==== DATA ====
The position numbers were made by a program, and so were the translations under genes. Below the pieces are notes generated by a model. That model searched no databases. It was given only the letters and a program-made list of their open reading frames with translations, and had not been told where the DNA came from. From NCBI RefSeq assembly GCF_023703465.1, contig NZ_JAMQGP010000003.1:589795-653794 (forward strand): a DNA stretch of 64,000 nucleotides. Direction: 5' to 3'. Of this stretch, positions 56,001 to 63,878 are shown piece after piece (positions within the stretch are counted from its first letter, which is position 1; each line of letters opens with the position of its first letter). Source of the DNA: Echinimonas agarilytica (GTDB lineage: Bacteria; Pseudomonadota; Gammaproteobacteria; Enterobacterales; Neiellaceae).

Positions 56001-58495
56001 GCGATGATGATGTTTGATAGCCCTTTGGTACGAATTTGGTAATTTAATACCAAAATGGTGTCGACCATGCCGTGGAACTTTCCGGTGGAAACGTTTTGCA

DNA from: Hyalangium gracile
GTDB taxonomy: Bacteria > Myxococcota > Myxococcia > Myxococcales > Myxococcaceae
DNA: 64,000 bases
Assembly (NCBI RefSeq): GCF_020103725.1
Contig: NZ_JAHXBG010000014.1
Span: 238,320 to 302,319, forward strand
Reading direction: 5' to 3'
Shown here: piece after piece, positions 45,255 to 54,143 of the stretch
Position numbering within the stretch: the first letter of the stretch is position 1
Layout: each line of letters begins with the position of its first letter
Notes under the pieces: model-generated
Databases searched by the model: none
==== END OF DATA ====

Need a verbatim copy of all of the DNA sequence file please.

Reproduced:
The position numbers were made by a program, and so were the translations under genes. Below the pieces are notes generated by a model. That model searched no databases. It was given only the letters and a program-made list of their open reading frames with translations, and had not been told where the DNA came from. From NCBI RefSeq assembly GCF_023703465.1, contig NZ_JAMQGP010000003.1:589795-653794 (forward strand): a DNA stretch of 64,000 nucleotides. Direction: 5' to 3'. Of this stretch, positions 56,001 to 63,878 are shown piece after piece (positions within the stretch are counted from its first letter, which is position 1; each line of letters opens with the position of its first letter). Source of the DNA: Echinimonas agarilytica (GTDB lineage: Bacteria; Pseudomonadota; Gammaproteobacteria; Enterobacterales; Neiellaceae).

Positions 56001-58495
56001 GCGATGATGATGTTTGATAGCCCTTTGGTACGAATTTGGTAATTTAATACCAAAATGGTGTCGACCATGCCGTGGAACTTTCCGGTGGAAACGTTTTGCA

DNA from: Hyalangium gracile
GTDB taxonomy: Bacteria > Myxococcota > Myxococcia > Myxococcales > Myxococcaceae
DNA: 64,000 bases
Assembly (NCBI RefSeq): GCF_020103725.1
Contig: NZ_JAHXBG010000014.1
Span: 238,320 to 302,319, forward strand
Reading direction: 5' to 3'
Shown here: piece after piece, positions 45,255 to 54,143 of the stretch
Position numbering within the stretch: the first letter of the stretch is position 1
Layout: each line of letters begins with the position of its first letter
Notes under the pieces: model-generated
Databases searched by the model: none